A collaboration between The Village, the East Oakland Collective, and the Dellums Institute for Social Justice,  The Housing and Dignity Project’s report, “Housing Oakland’s Unhoused Report,” is available on the Dellums Institute’s website, http://dellumsinstitute.org/community-justice-data/.

It is the perfect response to the recently released UN Report that called out only two cities in the US for human rights violations of the homeless–Oakland and San Francisco.

As the UN Special Rapporteur on Adequate Housing, Leilani Farha, decried in the recent special report, “The world has come to accept the unacceptable.”  With escalating income inequality and “systemic exclusion” of the poor, nearly one in four of the world’s urban population lives in informal settlements or encampments—883 million people.

These intolerable conditions exist not only in Mumbai, but shockingly, in US cities like Oakland and San Francisco.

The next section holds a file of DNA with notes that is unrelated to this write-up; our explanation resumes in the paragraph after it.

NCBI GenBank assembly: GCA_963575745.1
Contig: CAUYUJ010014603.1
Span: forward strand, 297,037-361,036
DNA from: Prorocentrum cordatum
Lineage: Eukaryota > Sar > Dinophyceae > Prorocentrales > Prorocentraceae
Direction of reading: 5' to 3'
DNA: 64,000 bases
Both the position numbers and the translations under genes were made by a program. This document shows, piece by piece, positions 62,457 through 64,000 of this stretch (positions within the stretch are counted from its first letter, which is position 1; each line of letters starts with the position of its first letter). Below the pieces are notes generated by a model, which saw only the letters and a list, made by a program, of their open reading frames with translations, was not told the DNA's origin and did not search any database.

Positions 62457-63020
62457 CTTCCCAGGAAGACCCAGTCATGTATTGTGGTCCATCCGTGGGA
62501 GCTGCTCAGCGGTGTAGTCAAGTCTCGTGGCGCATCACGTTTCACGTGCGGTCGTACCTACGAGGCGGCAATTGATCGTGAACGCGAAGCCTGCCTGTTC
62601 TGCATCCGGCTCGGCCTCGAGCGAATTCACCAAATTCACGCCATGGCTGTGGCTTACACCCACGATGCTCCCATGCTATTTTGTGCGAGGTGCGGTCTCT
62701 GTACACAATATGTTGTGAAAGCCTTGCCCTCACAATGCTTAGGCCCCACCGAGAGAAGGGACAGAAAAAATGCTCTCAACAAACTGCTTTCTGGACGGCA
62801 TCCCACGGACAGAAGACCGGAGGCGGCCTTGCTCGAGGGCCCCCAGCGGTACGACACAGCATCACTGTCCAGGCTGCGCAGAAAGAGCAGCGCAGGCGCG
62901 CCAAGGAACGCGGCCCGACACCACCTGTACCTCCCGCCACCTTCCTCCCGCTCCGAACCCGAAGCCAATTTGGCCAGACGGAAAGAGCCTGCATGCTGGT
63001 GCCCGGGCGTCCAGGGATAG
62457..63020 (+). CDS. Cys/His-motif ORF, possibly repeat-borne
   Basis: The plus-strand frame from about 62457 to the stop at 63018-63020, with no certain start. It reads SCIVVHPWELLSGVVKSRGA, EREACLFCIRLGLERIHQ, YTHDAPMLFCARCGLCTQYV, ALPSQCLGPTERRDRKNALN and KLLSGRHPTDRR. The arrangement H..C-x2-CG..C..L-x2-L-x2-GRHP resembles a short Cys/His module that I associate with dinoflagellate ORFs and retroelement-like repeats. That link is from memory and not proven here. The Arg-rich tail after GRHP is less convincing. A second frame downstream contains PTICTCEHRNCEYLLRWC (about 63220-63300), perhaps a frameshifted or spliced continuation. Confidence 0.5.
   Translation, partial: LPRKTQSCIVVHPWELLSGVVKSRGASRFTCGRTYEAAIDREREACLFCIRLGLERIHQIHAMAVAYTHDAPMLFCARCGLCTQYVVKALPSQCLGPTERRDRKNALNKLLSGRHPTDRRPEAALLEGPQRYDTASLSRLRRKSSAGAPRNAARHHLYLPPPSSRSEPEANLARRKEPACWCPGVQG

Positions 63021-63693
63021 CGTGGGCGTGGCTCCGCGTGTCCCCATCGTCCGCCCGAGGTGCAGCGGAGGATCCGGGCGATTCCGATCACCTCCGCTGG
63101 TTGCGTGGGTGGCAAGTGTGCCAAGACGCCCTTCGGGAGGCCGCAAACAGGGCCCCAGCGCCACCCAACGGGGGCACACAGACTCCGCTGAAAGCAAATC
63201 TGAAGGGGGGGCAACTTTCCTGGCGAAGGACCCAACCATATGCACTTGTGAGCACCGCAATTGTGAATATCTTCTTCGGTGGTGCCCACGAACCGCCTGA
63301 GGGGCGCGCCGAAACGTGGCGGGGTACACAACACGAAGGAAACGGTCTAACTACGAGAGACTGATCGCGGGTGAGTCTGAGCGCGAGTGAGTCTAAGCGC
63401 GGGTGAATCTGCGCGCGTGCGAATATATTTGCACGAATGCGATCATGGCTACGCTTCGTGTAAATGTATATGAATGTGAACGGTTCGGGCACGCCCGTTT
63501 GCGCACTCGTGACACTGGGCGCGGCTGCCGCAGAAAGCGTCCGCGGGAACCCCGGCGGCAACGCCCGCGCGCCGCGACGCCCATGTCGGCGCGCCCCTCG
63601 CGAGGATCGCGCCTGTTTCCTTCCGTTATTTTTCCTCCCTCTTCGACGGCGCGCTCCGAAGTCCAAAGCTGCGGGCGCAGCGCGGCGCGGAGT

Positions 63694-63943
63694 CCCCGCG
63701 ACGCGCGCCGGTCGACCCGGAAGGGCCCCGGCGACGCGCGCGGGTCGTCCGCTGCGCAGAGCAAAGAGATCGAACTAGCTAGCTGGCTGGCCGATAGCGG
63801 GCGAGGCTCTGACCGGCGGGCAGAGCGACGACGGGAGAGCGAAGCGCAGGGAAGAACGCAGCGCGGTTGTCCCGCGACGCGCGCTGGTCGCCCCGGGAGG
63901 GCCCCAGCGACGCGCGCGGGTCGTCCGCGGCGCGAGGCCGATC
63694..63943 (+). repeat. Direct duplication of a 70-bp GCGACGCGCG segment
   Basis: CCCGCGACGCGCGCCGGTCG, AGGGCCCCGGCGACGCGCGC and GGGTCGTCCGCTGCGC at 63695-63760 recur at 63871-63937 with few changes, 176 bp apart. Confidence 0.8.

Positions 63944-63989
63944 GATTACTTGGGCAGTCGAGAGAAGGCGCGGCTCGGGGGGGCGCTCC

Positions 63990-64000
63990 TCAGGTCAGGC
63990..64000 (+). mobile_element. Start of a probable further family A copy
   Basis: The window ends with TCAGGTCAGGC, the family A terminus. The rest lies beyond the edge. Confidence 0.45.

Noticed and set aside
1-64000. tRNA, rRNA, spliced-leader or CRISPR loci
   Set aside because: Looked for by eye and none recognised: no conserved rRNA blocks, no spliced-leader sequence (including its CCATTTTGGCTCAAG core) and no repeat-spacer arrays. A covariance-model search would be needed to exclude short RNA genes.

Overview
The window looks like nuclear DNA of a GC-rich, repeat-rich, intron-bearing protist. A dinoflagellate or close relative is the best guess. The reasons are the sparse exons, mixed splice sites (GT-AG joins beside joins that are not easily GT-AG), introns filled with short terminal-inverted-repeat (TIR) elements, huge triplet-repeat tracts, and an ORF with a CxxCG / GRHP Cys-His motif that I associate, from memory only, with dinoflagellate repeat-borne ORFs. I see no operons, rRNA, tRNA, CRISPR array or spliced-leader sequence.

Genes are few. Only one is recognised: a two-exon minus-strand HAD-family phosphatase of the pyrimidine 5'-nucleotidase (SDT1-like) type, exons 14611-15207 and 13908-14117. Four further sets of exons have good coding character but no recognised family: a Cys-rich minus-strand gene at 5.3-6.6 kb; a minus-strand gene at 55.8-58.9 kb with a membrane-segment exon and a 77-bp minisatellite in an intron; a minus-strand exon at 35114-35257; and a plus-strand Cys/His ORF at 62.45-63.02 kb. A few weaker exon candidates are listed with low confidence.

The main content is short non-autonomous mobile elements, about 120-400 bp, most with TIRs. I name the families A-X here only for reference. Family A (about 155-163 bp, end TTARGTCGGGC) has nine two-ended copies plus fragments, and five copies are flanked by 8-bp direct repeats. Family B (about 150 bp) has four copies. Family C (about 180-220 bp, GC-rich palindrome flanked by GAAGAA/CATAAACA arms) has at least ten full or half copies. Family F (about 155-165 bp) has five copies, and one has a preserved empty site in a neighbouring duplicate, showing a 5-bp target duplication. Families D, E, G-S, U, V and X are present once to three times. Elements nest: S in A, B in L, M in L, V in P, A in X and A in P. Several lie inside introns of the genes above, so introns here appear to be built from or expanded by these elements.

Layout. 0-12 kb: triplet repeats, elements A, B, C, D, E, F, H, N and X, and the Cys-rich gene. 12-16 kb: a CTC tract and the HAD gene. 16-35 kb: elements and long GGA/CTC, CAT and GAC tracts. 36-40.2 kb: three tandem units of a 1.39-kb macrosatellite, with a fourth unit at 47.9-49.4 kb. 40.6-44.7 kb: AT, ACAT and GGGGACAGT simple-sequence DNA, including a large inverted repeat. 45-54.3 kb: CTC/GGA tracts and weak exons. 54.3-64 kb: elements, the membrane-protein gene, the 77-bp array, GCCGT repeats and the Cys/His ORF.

With Oakland’s out of control housing market and 75 percent increase in median rents since 2014, escalating numbers of Oakland’s working poor have lost their homes.

Said Needa Bee, leader of The Village, “It took the United Nations to validate what unhoused people have been saying.  Instead of working with us, the City of Oakland has bulldozed community housing, denied its residents struggling to survive access to basic rights to water and sanitation, evicted encampments, and criminalized the homeless.”

Spurred by the City of Oakland’s failure to adequately house over 9,000 unhoused Oakland residents (a more accurate number according to the Alameda County Healthcare for the Homeless Program research), the Housing and Dignity Project recently convened unhoused residents to design strategies that can provide immediate and long-term housing solutions.

“Unhoused residents who have been the most impacted by Oakland’s insane housing crisis know what solutions look like.  The problem is that few people are willing to listen,” said Candice Elder, leader of the East Oakland Collective.